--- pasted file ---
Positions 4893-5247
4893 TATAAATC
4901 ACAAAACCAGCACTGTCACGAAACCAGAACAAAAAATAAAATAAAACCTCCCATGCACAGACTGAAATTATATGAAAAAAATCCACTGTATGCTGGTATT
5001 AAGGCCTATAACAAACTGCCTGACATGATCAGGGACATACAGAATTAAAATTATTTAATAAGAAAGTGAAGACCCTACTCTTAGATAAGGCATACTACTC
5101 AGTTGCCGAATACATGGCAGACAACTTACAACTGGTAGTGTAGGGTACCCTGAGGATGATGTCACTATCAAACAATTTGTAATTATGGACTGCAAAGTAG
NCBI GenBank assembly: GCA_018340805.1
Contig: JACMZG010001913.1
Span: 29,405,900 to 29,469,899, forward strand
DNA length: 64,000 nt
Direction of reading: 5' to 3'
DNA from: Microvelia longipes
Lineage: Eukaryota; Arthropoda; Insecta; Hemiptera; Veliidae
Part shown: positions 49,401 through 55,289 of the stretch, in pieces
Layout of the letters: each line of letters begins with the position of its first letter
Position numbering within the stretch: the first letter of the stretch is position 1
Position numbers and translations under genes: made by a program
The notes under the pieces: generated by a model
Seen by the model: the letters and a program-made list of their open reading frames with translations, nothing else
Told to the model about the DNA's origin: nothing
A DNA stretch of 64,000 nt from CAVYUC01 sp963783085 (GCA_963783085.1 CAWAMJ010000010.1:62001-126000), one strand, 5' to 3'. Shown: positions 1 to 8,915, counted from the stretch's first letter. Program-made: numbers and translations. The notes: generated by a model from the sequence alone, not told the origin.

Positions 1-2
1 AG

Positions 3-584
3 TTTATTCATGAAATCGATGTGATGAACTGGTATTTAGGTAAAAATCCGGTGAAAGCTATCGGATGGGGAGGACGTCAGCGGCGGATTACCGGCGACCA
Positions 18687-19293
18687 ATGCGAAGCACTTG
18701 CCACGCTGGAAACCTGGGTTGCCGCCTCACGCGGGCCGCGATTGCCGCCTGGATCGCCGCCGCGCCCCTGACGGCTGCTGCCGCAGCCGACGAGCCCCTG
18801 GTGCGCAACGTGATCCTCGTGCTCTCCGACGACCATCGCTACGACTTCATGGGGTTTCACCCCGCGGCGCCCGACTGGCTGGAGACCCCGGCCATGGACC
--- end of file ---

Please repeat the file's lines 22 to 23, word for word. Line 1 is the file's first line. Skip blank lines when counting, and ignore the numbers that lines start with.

1 AG

Positions 3-584